First aid skills not only give teachers the ability to know how to react in an emergency, it also boosts their confidence, communication skills, teamwork, and self-esteem. In some cases, it may help them save a life.
For early primary school students, the British Red Cross suggests that teacher focuses their advice on getting students to ask for help when an emergency occurs. They need to teach them about a range of incidents such as how to deal with nose bleeds and burns.
Prevention is better than cure, staying safe is the starting point in this lesson.
Focusing on identifying and avoiding danger, is perfect for children aged around 6 or 7. The following first aid tips help teachers to act when an emergency occurs:
1. How to respond when student breaks a bone
If it is an open fracture, then cover the wound with a sterile dressing, and tie it with a bandage from the first aid kit to secure the wound. Apply the pressure around the wound to control the bleeding. Support the injured limb to reduce any movement. Call for medical help. Don’t move unless the patient is in immediate danger.
2. If a student is bleeding
Teachers must be equipped with a well-stocked quality first aid kit. A variety of bandages and dressings should be on hand, so no matter the kind of injury, the teacher can act quickly to treat the wound. If a student suffers from huge blood loss, then apply pressure to the wound and raise it to slow down the bleeding, before calling for a help.
3. If a student suffers from asthma
It’s very much important to know which students are affected by asthma when they join the school or college. The following symptoms are signs of asthma:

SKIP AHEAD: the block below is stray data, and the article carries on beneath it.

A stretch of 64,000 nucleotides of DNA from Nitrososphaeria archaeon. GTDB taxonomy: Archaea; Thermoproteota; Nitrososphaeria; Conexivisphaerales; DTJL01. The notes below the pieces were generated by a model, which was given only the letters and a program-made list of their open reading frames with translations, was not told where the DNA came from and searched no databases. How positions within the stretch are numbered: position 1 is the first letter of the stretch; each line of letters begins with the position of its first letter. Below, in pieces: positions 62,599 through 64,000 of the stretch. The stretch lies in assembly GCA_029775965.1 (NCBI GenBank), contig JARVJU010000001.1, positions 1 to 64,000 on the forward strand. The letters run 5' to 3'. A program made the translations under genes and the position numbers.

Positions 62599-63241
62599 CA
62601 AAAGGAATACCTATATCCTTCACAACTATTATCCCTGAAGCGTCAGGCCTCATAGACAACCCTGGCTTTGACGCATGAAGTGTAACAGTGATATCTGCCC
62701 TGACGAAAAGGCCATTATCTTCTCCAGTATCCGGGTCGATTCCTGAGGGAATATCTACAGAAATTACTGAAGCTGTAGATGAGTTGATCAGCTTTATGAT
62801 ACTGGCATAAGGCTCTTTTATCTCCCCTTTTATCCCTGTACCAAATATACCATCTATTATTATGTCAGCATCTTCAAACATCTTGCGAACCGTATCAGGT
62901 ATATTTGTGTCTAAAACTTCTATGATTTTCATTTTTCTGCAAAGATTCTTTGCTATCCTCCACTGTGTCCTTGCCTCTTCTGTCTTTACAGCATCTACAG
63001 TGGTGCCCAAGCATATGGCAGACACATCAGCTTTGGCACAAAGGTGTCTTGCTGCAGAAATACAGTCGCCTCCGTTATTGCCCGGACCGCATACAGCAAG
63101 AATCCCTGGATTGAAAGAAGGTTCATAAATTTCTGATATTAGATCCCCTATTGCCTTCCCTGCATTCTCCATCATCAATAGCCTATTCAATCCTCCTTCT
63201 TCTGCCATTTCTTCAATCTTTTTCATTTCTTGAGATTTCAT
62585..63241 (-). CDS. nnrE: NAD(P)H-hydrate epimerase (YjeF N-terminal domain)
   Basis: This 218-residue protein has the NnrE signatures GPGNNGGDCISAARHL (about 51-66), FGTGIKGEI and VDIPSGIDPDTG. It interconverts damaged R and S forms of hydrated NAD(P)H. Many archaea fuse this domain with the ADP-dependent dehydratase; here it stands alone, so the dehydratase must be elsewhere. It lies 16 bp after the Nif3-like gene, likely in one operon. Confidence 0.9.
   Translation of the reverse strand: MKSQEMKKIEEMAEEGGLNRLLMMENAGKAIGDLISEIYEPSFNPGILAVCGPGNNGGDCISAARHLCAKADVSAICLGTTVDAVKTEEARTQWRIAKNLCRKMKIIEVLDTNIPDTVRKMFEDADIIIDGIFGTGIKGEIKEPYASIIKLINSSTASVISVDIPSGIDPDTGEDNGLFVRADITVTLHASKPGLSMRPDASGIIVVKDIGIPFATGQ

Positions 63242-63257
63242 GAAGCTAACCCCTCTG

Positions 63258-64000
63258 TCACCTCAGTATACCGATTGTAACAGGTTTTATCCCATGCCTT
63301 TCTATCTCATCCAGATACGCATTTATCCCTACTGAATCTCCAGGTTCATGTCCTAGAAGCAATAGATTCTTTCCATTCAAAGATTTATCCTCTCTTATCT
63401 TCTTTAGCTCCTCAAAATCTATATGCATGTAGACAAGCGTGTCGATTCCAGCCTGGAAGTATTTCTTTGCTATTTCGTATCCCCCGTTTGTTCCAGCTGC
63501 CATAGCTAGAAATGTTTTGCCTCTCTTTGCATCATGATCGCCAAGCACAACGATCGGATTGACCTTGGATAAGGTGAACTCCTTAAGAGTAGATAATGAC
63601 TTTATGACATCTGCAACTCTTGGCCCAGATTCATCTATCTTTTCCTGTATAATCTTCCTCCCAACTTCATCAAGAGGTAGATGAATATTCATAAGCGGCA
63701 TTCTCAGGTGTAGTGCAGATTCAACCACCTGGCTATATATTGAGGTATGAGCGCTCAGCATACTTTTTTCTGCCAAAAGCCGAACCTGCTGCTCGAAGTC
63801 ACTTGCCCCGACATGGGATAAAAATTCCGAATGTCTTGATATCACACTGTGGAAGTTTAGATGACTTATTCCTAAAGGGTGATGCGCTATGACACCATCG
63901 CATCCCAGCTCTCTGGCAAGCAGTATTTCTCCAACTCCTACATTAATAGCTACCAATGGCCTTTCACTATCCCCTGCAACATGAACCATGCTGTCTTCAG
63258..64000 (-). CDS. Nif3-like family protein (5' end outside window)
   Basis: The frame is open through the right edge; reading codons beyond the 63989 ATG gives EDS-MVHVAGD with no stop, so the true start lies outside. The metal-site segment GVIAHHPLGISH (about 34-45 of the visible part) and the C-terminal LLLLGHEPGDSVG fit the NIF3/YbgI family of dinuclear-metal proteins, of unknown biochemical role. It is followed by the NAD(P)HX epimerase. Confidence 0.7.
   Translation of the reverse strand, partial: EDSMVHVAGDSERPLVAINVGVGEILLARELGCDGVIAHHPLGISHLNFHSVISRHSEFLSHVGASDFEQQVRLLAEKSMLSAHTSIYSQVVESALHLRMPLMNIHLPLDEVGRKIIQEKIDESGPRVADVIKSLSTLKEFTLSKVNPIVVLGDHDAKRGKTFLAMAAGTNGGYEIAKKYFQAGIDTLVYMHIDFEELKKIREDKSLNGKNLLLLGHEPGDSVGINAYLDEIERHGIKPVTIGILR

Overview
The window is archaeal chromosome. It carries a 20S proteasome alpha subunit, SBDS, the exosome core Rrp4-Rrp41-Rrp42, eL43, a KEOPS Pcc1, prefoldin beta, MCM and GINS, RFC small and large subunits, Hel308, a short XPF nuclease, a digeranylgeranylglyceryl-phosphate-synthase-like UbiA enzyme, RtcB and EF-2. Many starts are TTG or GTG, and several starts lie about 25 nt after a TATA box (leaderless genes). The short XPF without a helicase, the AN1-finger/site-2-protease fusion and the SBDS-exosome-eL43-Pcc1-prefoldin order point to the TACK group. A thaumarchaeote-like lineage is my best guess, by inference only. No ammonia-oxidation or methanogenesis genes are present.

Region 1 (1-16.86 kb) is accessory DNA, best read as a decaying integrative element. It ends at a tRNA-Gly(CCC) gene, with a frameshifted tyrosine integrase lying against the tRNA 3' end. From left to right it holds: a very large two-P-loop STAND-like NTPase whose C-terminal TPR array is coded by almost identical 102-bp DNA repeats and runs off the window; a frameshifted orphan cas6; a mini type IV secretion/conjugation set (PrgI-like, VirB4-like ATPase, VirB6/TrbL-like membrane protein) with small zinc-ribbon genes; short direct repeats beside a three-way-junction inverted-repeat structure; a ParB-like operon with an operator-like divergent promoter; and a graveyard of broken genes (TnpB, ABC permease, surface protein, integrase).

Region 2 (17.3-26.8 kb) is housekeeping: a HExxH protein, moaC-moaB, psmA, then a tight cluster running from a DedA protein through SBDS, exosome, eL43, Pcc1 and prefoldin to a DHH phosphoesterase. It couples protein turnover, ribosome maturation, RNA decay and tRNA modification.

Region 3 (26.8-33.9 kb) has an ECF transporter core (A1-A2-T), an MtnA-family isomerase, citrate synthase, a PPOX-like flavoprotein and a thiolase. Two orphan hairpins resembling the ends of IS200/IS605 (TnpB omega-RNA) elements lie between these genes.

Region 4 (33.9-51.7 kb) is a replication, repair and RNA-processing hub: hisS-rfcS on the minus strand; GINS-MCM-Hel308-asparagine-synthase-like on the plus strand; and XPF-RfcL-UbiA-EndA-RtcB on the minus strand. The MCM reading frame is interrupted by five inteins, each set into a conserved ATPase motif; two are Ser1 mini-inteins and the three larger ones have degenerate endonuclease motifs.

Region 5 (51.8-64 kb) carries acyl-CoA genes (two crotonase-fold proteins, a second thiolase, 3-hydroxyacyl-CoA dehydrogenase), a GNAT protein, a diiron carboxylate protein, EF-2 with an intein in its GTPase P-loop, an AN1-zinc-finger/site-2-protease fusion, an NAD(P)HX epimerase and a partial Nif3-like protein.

i. Chest tightness
ii. Coughing (at night)
iii. Shortness of breath
iv. Trouble in breathing
A mild attack can escalate quickly, resulting in severe shortness of breath and possibly bluish lips. If the student is conscious, just help them into a comfortable sitting position and use an inhaler, giving them 4 puffs, administer one at a time with 4 breaths after each puff. If you still see the symptoms repeat every 4 minutes.
If the patient is still struggling for breath don’t hesitate to call the emergency services and inform them of the situation. Repeat the inhaler treatment until help arrives.
4. If a student is unconscious
Check the patient’s airway, pulse and breathing. If they are breathing and lying on their back, place them in the recovery position – carefully tilt the person towards to you, bend the top leg so both knee and hip are at right angles. Gently tilt the patient's head back, to keep the airway open.
If their breathing stops, then don’t wait, roll the person onto their back and begin CPR using the CPR kit from your first aid kit.
Give 30 chest compressions at a rate of between 100 -120 compressions per minute thus activates heart pump. Ensure you maintain the right pace then give 2 rescue breaths. Continue pumping and breaths alternatively until the help arrives.
The above tips should not be used as a substitute for first aid training. With smart thinking, first aid can make an enormous difference and sometimes the difference between life and death of a student in an emergency.
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